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on 30 April 2015
A rare insight into the isolating world of Abramovich, the wheeling and dealing of his business empire. A reclusive individual who makes rare appearances and that is just that. Chris Hutchins covers all business and personal issues, talks to friends and business associates past and now. Abramovich dealings with Putin and his brush with politics in Russia. Clearly the man is an enigma, and that is how he wishes to remain. Hutchins has got good contacts, researches well and writes an impressive yarn.
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on 26 August 2009
As a Chelsea FC fan I wanted this to be more of a kick in the teeth for Roman but it was nicer than that, if you like him you'll find interesting stories and anecdotes that are even endearing. I read it all in a day on holiday so that shows I liked it. I think it could have done with going to Chelsea for checking though as I'm sure some facts are wrong.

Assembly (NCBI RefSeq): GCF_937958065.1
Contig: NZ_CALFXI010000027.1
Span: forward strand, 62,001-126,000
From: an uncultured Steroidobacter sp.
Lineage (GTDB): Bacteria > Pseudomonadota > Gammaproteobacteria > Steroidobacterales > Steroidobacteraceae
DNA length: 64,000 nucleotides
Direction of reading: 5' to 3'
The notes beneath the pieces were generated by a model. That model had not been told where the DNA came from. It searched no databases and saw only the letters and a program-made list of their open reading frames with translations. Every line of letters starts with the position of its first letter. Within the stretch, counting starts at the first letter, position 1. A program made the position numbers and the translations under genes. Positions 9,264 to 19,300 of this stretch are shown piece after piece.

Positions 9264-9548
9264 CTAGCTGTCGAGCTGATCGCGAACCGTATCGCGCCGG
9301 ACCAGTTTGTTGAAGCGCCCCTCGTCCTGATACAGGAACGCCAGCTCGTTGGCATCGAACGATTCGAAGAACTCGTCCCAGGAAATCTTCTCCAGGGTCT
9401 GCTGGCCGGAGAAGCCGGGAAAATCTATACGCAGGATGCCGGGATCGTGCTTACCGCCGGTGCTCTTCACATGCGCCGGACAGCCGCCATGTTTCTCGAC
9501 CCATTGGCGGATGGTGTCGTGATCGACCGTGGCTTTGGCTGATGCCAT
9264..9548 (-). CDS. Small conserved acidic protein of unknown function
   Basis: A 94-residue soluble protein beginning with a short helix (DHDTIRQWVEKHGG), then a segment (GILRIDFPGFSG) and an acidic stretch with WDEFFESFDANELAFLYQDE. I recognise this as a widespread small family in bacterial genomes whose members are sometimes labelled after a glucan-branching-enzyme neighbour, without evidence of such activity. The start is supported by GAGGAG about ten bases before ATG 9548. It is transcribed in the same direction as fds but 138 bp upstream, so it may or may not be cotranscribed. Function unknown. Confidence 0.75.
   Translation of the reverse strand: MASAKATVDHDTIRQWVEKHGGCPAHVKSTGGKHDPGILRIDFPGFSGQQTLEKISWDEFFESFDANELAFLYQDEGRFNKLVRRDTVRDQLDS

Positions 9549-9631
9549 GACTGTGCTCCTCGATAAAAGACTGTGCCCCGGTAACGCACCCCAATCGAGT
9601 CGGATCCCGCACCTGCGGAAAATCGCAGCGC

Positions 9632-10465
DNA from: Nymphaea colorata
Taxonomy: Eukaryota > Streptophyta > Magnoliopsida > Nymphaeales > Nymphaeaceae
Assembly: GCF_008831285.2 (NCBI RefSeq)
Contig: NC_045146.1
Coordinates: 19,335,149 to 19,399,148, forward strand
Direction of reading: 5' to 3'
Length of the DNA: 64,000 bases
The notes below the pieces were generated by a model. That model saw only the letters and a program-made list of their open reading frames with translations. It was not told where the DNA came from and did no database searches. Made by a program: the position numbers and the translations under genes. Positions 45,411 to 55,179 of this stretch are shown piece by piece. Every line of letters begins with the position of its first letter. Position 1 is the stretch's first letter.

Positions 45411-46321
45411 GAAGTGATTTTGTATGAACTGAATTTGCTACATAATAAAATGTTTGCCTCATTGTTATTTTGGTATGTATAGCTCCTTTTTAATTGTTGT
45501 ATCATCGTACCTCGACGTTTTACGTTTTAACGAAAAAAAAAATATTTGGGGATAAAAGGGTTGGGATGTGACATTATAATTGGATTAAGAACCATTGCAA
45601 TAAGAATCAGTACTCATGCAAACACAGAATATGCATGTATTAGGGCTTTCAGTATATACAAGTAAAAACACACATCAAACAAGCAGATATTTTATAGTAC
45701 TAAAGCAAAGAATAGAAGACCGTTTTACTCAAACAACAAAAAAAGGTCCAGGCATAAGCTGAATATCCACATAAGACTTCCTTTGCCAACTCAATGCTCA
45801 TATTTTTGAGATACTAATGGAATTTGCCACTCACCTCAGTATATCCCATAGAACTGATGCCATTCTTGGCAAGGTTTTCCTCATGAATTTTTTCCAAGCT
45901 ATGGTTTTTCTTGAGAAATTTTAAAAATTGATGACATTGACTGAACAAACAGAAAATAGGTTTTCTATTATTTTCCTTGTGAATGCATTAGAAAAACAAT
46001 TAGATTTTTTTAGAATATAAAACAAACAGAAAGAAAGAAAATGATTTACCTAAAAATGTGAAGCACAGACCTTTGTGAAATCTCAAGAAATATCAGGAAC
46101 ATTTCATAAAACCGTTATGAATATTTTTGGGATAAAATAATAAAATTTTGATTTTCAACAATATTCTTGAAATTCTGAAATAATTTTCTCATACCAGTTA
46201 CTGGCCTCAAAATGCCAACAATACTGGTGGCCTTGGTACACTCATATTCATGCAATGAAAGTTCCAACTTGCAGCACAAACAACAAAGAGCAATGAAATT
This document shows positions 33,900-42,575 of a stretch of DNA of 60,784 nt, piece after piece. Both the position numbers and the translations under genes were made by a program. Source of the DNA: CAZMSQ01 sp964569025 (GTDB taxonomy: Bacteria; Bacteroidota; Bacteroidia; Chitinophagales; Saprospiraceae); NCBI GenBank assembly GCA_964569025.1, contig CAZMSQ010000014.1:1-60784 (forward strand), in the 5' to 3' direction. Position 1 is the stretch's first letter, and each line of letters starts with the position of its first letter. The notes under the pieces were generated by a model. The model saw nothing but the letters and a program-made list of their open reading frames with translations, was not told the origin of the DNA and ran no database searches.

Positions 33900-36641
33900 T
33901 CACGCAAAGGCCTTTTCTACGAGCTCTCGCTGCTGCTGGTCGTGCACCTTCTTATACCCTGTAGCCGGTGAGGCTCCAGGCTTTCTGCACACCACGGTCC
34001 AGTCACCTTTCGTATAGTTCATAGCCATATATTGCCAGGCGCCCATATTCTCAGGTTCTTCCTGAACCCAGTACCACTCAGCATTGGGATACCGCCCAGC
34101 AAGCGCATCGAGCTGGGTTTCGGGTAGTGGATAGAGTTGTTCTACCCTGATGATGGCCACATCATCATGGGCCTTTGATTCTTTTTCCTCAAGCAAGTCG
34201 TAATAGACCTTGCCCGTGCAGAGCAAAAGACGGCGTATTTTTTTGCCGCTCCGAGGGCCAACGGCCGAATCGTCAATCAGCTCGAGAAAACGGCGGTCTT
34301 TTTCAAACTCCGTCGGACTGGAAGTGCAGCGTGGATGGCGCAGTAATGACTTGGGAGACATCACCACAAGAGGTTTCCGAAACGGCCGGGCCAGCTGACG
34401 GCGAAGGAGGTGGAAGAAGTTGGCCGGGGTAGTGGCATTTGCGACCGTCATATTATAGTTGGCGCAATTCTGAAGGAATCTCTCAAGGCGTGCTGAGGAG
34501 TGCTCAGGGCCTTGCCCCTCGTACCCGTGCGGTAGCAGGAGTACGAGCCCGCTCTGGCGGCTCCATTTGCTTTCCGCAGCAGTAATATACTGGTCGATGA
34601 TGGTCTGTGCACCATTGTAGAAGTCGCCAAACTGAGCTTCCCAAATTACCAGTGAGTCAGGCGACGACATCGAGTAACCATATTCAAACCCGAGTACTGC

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on 7 January 2005
This is quite an interesting, well written book.How accurate it is remains something only Roman could answer. It seems to be universally accepted that Abramovich took the Russian state for a ride in his acquisition of Sibneft and there is no question that the guy is shady to say the least. However, on the football side there are factual inaccuracies and an overuse of quotes from Mark Lawrenson (who talks nothing but rubbish)so it leads me to question how precise the other facts are.